People power the solar revolution

    • Francine Crimmins
    • 27 March 2017
    14 Comments

    Earlier this month Tesla launched the Powerwall 2. In the transition to renewable energy, it may be the biggest disruption to hit traditional energy companies yet. In fact, it's probably their worst nightmare. Our role in energy under this innovation has changed from us being consumers to possibly all being providers. Just as Uber disrupted taxis and Airbnb disrupted traditional hotel chains, so too will the Tesla battery change our relationships and transactions with energy.

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  • ARTS AND CULTURE

    Down syndrome in and out of love

    • Gillian Bouras
    • 14 February 2017
    12 Comments

    A school mate of mine had a sister called Edith. I wondered why Edith didn't go to our school. 'Edith doesn't look like us,' I told my mother. 'No,' agreed mum, 'that's because she was born different from most people. But she's quite happy, and her family loves her. Babies bring their love with them.' Edith had Down syndrome. I know now my mother had a point: such children as I have observed in the long years since I knew Edith have been happy and loved. But it's not always the case.

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  • AUSTRALIA

    The problem of privilege in Australia Day billboard furore

    • Tseen Khoo
    • 24 January 2017
    16 Comments

    The removal of an Australia Day billboard featuring two girls in hijabs prompted a swell of support against Islamophobia. Alongside this was a backlash from those who read the action as forcing Muslim Australians to be complicit in the oppression of Indigenous peoples. My unease came from seeing intra-community tension manifest as dismissal and denigration of those who were considered not 'woke' enough to the politics and embedded racism surrounding invocations of Australian identity.

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  • AUSTRALIA

    Freedom of conscience and same-sex marriage

    • Jack Maxwell
    • 23 January 2017
    25 Comments

    Two issues can be dealt with shortly. First, ministers of religion must be free to solemnise marriages in accordance with their beliefs. Second, there is no basis for extending a similar concession to marriage celebrants. The case of commercial service providers is more complex. Many argue that caterers, florists, reception centres and so on should be free to refuse to participate in same-sex weddings, on the basis of their religious beliefs. The case for the commercial exemption is unconvincing.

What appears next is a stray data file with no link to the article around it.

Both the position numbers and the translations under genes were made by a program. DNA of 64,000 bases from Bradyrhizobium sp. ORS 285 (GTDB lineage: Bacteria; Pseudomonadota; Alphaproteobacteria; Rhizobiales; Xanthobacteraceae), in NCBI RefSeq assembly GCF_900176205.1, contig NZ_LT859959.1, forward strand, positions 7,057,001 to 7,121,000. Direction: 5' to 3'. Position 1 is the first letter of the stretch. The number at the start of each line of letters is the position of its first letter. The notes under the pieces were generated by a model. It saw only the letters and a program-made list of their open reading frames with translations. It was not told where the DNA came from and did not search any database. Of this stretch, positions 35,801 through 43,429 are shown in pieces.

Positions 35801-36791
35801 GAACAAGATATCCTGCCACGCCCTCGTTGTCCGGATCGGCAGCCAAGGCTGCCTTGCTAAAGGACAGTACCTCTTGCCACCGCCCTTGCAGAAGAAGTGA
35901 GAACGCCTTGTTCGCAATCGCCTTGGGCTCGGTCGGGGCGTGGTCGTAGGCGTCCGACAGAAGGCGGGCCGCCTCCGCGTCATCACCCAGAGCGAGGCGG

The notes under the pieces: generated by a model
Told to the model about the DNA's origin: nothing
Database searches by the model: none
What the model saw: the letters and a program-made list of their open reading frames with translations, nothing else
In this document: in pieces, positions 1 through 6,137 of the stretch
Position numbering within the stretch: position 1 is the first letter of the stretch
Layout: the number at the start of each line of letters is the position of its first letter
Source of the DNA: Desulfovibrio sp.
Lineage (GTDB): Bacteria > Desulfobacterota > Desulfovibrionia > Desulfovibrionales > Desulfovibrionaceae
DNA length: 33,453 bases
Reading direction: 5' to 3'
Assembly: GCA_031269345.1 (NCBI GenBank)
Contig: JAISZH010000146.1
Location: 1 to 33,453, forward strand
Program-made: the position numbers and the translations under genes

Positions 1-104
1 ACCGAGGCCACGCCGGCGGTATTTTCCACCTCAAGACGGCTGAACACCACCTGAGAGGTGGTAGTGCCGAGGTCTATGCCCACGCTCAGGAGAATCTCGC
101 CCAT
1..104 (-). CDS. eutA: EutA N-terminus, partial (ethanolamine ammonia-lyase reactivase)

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  • ARTS AND CULTURE

    GOMA's summer of frivolous art

    • Sarah Klenbort
    • 13 December 2016
    5 Comments

    I will always remember the first time I saw Giacommeti's statues in in Europe. They were grotesquely thin, elongated people. Giacometti explained how he tried to make people with more flesh, but after World War II and the six million, it was impossible. And so those statues reflect the time he lived in. Queensland's Gallery of Modern Art, on the other hand, is celebrating its tenth anniversary, and has chosen fairy floss and rainbow fuzz to reflect our current society.

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  • ARTS AND CULTURE

    Coffee and birdsong

    • Mary Manning
    • 09 November 2016
    17 Comments

    'Pull the levers, scoop the coffee, flatten it, steam fragrant liquid into white cups. My lever-pulling right arm has huge muscles from my coffee ballet. Around me: the buzz of conversations about people's plans for their day. No one knows I am lonely.' Short story by former Eureka Street editorial assistant Mary Manning, who died on Tuesday 8 November 2016.